Monday, 17 December 2018

Odd moult timing for Eastern Marsh Harrier?

After birding in Mie the day before, I drove up to northern Lake Biwa and up one of the dead end roads into the forested hill to grab some sleep before dawn. Glum might be a fitting way to describe the morning; the hills were weighed down by low, immobile clouds that early light made very little effort to penetrate. Even the effervescent Bulbuls couldn't muster more than the occasional half hearted, dank-muffled shriek. I persevered in the growning silence, for a while. My mental image of the lake bathed in sunshine, however improbable I knew this to be, proved irresistable.

Once down on the lake the sky overhead was actually blue! I may not have seen the sun but sunlight did reach through the clouds. That was as far as the good news stretched. The backdrop was purples and blacks, sometimes the hills sometimes the sky, there seemed a fluid exchange of hues between the two. This wasn't at all what the forecasters had predicted (Well there's a surprise!) when I was in Mie.

I took advantage of this belated and probably false dawn to welcome back our wintering Steller's Sea Eagle, sitting in its customary spot overlooking the customary line of parked cars and tripods, then check the Taiga Beans on the lake for anything less usual. There wasn't even the usual (that's Gt White-fronts) let alone less usual - I live in hope that the third time a Greylag turns up I will see it. Never mind, the Beans are always spectacular enough without any distractions.

The first drops of rain sent me back to the car before I'd finished scanning for the Red-crested Pochard apparently in residence this winter. If it had been there at the time, it should have stood out like a sore thumb, or giant duck. As it didn't I can console myself that I still wouldn't have seen it had I decided to (be less of a wuss) wait out a potential downpour without protection for my camera and lens.

Two or three minutes further south under a compromise grey pall, no more siren blue interludes, no longer threatening purple and black, I spotted something which really was unexpected; the Harrier of the title. A kerfuffle of Black Kites seemed unsure about what, or even whether, they were mobbing but nevertheless vaguely occupied the same airspace as a juvenile Eastern Marsh Harrier which had no such doubts about chasing off said interloper. This other bird had a distinctly narrow wing tip and was much smaller than the juvenile, this without being sufficiently small to cause serious excitement it must be added. It quickly gained height above the confusion and made off. The juvenile dropped back into the reedbed and the Kites went back to aimlessly wafting around waiting for food to surrender.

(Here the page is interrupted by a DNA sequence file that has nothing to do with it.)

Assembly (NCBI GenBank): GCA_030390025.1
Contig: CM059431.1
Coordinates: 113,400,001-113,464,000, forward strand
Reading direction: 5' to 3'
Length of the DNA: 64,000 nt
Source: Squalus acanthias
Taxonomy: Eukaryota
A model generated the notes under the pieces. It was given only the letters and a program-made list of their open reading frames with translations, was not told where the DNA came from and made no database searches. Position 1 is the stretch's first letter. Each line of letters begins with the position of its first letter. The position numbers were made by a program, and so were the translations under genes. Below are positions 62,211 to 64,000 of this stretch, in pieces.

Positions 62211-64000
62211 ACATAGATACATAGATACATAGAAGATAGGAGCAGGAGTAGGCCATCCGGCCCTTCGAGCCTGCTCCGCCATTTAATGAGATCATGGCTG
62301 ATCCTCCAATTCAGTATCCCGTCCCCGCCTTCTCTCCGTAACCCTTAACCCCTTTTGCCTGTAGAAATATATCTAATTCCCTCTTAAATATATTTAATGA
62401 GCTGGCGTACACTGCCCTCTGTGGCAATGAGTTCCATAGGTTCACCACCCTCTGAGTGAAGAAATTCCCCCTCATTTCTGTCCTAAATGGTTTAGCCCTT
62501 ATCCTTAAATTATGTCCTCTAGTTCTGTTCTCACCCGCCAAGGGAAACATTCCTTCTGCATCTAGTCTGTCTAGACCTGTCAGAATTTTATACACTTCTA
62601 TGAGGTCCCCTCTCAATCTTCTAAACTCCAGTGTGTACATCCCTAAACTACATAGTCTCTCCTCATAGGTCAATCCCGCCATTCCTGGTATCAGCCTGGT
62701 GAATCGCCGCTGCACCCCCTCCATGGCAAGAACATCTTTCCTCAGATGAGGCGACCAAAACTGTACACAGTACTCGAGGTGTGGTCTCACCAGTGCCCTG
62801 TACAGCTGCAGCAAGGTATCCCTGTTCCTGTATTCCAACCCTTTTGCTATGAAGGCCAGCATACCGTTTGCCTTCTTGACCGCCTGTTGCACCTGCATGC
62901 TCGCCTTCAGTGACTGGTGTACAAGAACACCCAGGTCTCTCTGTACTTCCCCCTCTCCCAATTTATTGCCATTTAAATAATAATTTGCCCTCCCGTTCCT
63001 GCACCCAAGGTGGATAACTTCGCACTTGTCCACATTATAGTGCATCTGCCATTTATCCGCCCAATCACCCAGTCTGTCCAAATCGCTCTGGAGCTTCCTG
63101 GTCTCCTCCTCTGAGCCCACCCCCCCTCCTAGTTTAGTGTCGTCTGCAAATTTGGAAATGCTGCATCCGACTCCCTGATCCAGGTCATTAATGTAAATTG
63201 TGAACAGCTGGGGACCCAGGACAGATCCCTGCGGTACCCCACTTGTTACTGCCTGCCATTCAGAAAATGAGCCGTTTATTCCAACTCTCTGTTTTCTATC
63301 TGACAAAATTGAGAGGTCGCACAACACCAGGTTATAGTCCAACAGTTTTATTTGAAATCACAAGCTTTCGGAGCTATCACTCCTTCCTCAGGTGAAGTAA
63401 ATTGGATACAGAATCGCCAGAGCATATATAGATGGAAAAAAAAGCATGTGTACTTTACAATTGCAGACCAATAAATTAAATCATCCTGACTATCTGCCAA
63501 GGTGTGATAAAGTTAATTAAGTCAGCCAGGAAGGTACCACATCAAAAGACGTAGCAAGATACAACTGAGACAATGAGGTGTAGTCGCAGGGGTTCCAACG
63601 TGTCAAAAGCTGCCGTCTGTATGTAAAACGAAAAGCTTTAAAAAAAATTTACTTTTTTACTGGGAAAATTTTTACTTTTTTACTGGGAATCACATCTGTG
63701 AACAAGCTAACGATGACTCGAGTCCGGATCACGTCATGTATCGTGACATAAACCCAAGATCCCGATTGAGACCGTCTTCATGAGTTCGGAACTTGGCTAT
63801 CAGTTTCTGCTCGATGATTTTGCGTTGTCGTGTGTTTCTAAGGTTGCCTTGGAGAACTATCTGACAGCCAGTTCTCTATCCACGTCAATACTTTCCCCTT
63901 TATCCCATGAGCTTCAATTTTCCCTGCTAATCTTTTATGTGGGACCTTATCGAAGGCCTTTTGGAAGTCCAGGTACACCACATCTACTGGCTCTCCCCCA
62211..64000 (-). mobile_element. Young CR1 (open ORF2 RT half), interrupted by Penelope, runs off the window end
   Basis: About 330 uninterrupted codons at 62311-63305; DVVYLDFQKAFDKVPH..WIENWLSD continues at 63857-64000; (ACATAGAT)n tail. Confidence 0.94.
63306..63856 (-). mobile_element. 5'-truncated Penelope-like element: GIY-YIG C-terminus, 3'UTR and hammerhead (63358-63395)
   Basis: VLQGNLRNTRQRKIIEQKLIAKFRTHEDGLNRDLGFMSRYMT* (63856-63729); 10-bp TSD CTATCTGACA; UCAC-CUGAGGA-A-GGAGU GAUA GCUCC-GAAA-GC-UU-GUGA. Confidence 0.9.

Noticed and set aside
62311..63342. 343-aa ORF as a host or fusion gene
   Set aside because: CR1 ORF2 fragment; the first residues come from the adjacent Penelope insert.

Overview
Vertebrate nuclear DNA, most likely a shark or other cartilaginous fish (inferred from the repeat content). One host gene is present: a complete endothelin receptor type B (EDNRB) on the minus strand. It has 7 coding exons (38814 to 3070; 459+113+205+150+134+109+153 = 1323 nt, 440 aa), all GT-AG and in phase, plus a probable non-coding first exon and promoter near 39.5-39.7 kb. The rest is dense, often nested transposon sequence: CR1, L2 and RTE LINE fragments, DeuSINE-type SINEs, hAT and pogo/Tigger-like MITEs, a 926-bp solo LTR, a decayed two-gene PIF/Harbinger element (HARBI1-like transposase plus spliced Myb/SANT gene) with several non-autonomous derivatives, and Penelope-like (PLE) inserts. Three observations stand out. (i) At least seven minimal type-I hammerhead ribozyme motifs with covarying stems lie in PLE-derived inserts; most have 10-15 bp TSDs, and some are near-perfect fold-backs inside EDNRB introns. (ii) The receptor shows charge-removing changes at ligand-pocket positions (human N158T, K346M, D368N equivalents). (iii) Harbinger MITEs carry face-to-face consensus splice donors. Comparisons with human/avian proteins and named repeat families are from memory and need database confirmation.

Cropped view of the interesting pointy-winged harrier. This is how it actually looked, black against dark grey with a strikingly narrow wing tip. The views were very brief before it was driven off. So, a photographic identification and grit removed from my oyster. 

Heavy cropping (and lightening) reveals p9 is about half grown and p10 is just showing. I don't recall ever seeing an Eastern Marsh, of any age, not having a full set of primaries, hence they must moult remiges at a time of year I don't normally see them (ie summer/autumn).

Due to its small size compared to the juvenile I'm guessing it must be a male. Having discovered p9-10 are still growing it's even easier to to eliminate the miniscule, narrower-winged Montagu's, which has amazingly occurred in Japan in winter. Pallid has also occurred in winter but is just as easy to rule out. Though it might be a better structural match for Hen once fully winged, the underwing pattern visible in the lightened images puts and end to any such notion. Though I don't have experience of older immature female Pied, in gradual transition from juvenile to adult, the lower belly through to the undertail coverts looks too dark I think. It may sound strange to say considering total records but Pied is perhaps the least likely rare harrier to occur in Honshu in winter. And though Northern hasn't even qualified for this paragraph so far, it has to be a better winter bet too.

I confess I'm not one hundred percent sure I've never seen a Marsh Harrier with this moult but I certainly don't remember having seen one. I'd guess this stage of moult would be more likely in an older immature (clearly it isn't juvenile, which wouldn't have started moulting flight feathers yet) because I suspect an adult would have finished replacing its primaries much earlier than December?

In both these images bird's right wing gives us the clearest view of the leading edge of the primaries and it's possible to see alula, very short p10 and half grown p9 creating a stepped effect. Plumage-wise, there's nothing that suggests it isn't an Eastern Marsh Harrier but I wouldn't attempt to sex it if I hadn't seen it in direct comparison with a much bigger (presumed female) juvenile. 

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